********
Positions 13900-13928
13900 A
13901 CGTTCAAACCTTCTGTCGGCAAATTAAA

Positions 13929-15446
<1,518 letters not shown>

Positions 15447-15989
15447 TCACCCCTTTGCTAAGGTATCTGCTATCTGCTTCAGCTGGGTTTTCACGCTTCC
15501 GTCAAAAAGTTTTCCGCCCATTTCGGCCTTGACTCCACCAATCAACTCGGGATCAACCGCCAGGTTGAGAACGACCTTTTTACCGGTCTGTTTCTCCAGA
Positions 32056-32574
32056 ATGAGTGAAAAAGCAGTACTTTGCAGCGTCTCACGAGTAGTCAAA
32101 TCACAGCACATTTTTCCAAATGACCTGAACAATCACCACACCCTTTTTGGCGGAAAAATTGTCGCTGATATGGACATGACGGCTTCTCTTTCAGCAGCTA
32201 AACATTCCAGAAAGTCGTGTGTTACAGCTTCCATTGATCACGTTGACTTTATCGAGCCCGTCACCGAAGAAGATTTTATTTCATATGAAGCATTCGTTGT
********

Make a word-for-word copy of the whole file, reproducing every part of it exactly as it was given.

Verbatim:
Positions 13900-13928
13900 A
13901 CGTTCAAACCTTCTGTCGGCAAATTAAA

Positions 13929-15446
<1,518 letters not shown>

Positions 15447-15989
15447 TCACCCCTTTGCTAAGGTATCTGCTATCTGCTTCAGCTGGGTTTTCACGCTTCC
15501 GTCAAAAAGTTTTCCGCCCATTTCGGCCTTGACTCCACCAATCAACTCGGGATCAACCGCCAGGTTGAGAACGACCTTTTTACCGGTCTGTTTCTCCAGA
Positions 32056-32574
32056 ATGAGTGAAAAAGCAGTACTTTGCAGCGTCTCACGAGTAGTCAAA
32101 TCACAGCACATTTTTCCAAATGACCTGAACAATCACCACACCCTTTTTGGCGGAAAAATTGTCGCTGATATGGACATGACGGCTTCTCTTTCAGCAGCTA
32201 AACATTCCAGAAAGTCGTGTGTTACAGCTTCCATTGATCACGTTGACTTTATCGAGCCCGTCACCGAAGAAGATTTTATTTCATATGAAGCATTCGTTGT